Career women are evolutionary dead ends

Not every Strong Independent Woman is necessarily either a complete fool or completely crazy. There are some- albeit very very few- who recognise the costs that their choices impose:
Earlier this week, a broadsheet newspaper ran a triumphalist piece by a 42-year-old who claimed she was wilfully and joyfully childfree. The writer was one of a growing number of women, she claimed, who believe having it all means not having a baby. I call them the Motherhood Deniers. 
To an extent, that writer is right. Unburdened by motherhood and the personal sacrifice it requires, a woman can dedicate herself to her career and create a home with all the delicate ornaments, sumptuous fabrics and hard edges that have no place in a family environment. 

Where a decade ago, just one in nine women remained childless at 45 and were considered rather peculiar at that, now that figure is closer to one in four. For women with a university education, like me, that figure rises to 43 per cent - an extraordinary figure which signifies a seismic social change. 
Among my friends, relatively ordinary women as opposed to media types, I am not alone in being childless. And there are many more examples in the realms of the super-successful, from Oprah Winfrey and Cameron Diaz to Helen Mirren and Theresa May. 

Of 192 female directors among 1,110 FTSE 100 board members, it is estimated that just under half of them are childless.

I had an intern recently, a 21-year-old Oxford graduate, who told me confidently she never wanted kids because it would get in the way of her career. I told her she was mad. While a child-free life looks fun on Facebook, no number of career highs, nights at the theatre, weekends away or adult pleasures can disguise the fact that it feels - there is no other word - empty.

Between today and the end of my life, I hope there are a few more decades. But, as time goes by, the idea of dying without children feels unnatural and sad.
Ms. Spicer understands something that very few women of her generation- and mine, for that matter- do: women who refuse to bear children are evolutionary dead ends. It's just that simple, and I don't care how many shrill, silly justifications feminists try to trot out about how they can and should compete on equal footing with men- the hard fact is, they cannot. Women do NOT have to live as nothing but baby factories all their lives, but let us make no mistake about this- a woman who refuses to have children is essentially denying her entire biological reason for existence.

Ms. Spicer's unusually honest write-up goes on to make a few uncomfortable points- well, uncomfortable if you're a feminist, I suppose- that are important to see even so:
Then again, while women who don't have kids often flag up how wonderful it is to have so much time on their hands, I can't help noticing it's women with kids who get the most done. 
My sister-in-law has written two books, has three kids, and a much bigger home than me. JK Rowling was a single parent, and she's done all right.
The Motherhood Deniers are terribly excited about their friends. None of whom will be able to wipe their own bottoms in 40 years time, let alone those of their chums. And we all know nephews and nieces are not in the business of dedicating their lives to maiden aunts.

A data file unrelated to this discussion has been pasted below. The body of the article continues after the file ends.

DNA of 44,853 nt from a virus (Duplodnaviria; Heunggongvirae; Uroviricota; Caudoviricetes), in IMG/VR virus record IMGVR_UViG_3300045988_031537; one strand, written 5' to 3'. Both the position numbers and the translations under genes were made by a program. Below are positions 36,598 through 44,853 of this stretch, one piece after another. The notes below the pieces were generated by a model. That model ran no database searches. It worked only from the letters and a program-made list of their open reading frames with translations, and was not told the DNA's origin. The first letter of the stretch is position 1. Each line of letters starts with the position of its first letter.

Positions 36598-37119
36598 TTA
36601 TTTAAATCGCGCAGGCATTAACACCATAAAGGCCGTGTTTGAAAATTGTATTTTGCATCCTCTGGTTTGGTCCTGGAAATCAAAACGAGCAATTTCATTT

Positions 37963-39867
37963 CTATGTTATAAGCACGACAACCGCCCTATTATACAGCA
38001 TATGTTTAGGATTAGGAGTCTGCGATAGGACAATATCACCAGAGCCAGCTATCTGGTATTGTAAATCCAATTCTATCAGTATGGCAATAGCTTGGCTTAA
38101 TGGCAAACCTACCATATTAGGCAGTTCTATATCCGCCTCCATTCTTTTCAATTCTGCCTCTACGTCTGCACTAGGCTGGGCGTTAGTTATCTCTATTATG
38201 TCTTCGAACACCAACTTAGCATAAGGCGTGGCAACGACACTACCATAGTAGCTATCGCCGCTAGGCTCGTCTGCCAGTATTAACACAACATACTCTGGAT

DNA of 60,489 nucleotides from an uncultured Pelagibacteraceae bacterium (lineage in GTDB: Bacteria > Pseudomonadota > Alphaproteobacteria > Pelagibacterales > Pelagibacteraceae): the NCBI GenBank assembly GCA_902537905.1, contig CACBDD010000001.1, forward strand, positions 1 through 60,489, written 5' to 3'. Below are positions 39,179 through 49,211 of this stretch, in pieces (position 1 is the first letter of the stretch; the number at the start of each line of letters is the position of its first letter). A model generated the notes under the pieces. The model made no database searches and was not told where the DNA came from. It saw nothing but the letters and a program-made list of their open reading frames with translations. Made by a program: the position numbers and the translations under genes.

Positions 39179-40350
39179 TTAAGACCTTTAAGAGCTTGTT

I have never met a woman who regretted having children. She surely exists, but not in my experience. I have met, however, older people who lament never having kids, for whatever reason, and I suspect some of the noisy Motherhood Deniers will eventually join their number.
I can't say I've ever met a woman who regretted having kids either- I've never met a man who regretted having them, either, come to think of it. My own father once told me- to my quite considerable surprise- that he originally didn't want children because he thought he would make a terrible dad; my mother was the one who convinced him otherwise, and she is a very highly qualified woman with a career of her own and tends to be quite assertive and independent in both thought and action (until and unless my dad definitively disagrees, that is). More than thirty years later, with two kids and a lifetime of very happy memories, I know for a fact that neither of my parents has ever regretted having children- and they look with a mixture of pity and scorn at the members of my extended family who have not had children or who have messed up their lives so badly that it is too late for them to settle down and have kids.

Civilisation requires masculine men and feminine women to thrive. Civilisation falls when men refuse to be protectors and providers, and- critically- when women refuse to be nurturers and mothers.
Or, to put it slightly differently:
Spengler's Universal Law #16: Small civilizations perish for any number of reasons, but great civilizations die only when they no longer want to live.


  1. The childless women I've met have all been hostile to men. Many of the divorced women, too. Husband, home, children - deny them those things and they blow a cork.

    1. Yeah. They feel like they are owed things that they have not earned. It's a very dysfunctional way of looking at the world, but then that is what modern feminism is- a dysfunctional, irrational philosophy.

  2. Aubery de Grey's SENS should put paid to this issue in the next 2 decades. The future is agelessness.

  3. I think aging will be cured in the next 20 years (via SENS and stem-cell regeneration). This will eliminate the "old age" argument in favor of having kids.


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